A Case of the Human Condition: Hanging Out in the Minneapolis Sculpture Garden

spoonbridge and cherry, Minneapolis. Photo by BF Newhall

Spoonbridge and Cherry by Oldenburg. Photo by BF Newhall

By Barbara Falconer Newhall

After our visit to the the Walker Art Center in downtown Minneapolis, my son Peter and I walked across the street to the Minneapolis Sculpture Garden.

Claes Oldenburg’s  “Spoonbridge and Cherry” (1985-1988) was a kick, but I gravitated toward Jenny Holzer’s  “Selections From the Living Series” (1989). Holzer’s twenty-eight white granite benches look innocuous enough — until you get closer. Each bench bears a pithy — tongue in cheek? — aphorism.

I took pictures of  my favorites.

A walk in the garden.

A walk in the garden.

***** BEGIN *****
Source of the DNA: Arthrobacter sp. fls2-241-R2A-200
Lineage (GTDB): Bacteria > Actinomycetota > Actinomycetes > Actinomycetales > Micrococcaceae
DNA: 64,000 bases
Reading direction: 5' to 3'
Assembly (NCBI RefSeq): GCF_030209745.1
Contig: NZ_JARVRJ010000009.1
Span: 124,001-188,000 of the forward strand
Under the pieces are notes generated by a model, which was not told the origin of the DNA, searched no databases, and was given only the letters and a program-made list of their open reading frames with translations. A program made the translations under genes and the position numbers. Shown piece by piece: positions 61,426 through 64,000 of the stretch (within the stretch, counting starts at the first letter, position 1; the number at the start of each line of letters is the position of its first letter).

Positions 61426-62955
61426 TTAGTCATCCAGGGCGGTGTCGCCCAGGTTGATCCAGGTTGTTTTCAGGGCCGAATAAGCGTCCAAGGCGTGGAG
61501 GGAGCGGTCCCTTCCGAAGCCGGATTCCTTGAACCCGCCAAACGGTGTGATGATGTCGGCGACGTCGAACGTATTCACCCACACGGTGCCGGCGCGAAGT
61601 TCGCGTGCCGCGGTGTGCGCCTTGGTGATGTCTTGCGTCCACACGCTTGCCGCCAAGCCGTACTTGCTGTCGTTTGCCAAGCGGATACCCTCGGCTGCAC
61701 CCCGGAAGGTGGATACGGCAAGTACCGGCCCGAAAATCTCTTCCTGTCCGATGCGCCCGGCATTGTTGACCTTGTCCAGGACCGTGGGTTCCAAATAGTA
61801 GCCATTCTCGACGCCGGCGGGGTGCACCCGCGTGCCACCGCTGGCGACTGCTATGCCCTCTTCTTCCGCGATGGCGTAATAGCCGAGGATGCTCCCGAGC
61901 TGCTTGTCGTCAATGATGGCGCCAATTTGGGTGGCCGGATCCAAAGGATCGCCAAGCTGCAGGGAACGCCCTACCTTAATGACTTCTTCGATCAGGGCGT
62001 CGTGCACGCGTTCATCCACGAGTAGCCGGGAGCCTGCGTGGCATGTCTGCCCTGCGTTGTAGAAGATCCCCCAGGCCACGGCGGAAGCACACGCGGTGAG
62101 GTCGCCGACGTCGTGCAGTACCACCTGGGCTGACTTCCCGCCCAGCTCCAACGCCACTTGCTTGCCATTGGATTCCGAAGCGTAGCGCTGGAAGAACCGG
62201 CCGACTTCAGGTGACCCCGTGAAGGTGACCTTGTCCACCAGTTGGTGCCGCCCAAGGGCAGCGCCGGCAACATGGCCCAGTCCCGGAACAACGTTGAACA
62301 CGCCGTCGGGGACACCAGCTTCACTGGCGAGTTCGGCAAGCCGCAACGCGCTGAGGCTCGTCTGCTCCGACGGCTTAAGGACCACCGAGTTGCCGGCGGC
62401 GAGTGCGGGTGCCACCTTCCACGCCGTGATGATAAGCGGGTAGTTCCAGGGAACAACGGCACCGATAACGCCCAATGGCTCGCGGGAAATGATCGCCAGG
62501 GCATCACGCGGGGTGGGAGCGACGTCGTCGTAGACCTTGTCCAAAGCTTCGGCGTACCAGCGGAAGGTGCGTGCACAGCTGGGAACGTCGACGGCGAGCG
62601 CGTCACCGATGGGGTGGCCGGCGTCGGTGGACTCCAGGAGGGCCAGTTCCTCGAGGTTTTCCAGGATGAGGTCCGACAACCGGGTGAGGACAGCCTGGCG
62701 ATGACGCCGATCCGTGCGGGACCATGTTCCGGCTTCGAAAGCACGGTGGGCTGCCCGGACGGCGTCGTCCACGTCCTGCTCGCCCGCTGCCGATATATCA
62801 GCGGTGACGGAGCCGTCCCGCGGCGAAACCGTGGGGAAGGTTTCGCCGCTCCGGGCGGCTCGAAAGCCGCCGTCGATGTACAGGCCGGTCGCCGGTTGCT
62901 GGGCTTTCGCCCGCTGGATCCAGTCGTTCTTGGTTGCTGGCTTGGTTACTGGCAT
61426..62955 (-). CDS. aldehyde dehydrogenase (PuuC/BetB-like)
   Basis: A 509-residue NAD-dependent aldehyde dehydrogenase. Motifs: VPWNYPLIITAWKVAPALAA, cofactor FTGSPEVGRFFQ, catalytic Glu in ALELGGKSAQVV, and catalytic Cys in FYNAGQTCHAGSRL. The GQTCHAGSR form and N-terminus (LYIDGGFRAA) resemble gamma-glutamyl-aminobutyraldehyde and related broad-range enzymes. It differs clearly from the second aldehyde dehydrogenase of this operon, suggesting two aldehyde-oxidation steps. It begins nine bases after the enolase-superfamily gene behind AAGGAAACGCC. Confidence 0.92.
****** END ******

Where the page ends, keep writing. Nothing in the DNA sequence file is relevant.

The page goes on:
A Jenny Holzer bench. This one's all about getting out of college and facing the possibility of downward mobility "at the end of an era of plenty." For the sake of my twenty-something kids, I'm hoping she's wrong.











This one caught my attention: "There is a period when it is clear that you have gone wrong, but you continue. Sometimes there is a luxurious amount of time before anything bad happens."










Photos by B.F. Newhall


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